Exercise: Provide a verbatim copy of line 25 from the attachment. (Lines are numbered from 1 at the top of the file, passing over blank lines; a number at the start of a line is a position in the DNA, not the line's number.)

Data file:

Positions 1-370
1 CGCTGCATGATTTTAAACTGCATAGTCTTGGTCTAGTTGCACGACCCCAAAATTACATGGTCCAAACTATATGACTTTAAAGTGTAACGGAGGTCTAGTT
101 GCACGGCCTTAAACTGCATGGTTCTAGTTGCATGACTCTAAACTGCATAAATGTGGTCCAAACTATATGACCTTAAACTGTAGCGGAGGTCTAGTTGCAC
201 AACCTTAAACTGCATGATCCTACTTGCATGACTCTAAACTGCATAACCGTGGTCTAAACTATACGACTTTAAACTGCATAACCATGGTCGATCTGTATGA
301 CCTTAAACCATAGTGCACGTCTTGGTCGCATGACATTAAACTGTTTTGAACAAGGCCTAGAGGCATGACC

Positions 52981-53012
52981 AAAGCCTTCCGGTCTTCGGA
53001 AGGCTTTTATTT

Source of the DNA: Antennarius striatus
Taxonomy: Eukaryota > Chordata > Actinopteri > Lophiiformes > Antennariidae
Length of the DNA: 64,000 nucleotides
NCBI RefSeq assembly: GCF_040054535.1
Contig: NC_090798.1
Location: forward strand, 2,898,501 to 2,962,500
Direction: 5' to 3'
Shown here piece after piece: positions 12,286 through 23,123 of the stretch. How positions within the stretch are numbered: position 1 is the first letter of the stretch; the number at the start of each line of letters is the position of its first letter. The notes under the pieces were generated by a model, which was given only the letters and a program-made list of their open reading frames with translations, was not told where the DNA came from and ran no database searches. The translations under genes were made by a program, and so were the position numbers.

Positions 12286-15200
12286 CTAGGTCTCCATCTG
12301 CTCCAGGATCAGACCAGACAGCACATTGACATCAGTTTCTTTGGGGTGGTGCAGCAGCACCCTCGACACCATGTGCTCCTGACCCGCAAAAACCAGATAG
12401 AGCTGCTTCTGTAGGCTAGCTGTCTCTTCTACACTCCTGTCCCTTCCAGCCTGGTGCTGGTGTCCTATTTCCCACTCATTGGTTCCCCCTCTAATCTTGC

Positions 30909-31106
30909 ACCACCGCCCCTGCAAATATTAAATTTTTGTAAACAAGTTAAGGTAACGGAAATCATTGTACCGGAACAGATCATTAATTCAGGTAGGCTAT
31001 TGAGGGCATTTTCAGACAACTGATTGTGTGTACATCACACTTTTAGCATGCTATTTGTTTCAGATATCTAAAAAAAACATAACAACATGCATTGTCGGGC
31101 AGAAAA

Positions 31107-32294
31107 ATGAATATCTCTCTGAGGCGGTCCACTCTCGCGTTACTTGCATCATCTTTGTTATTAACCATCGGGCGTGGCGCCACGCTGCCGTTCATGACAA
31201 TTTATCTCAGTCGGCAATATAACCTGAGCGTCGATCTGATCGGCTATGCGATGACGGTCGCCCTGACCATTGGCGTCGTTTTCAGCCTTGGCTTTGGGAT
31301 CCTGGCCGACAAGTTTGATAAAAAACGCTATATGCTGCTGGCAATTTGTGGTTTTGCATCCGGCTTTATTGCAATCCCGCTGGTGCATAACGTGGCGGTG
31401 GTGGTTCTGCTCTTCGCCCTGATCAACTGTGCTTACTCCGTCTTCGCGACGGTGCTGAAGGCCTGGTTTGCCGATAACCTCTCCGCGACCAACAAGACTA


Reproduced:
Positions 31107-32294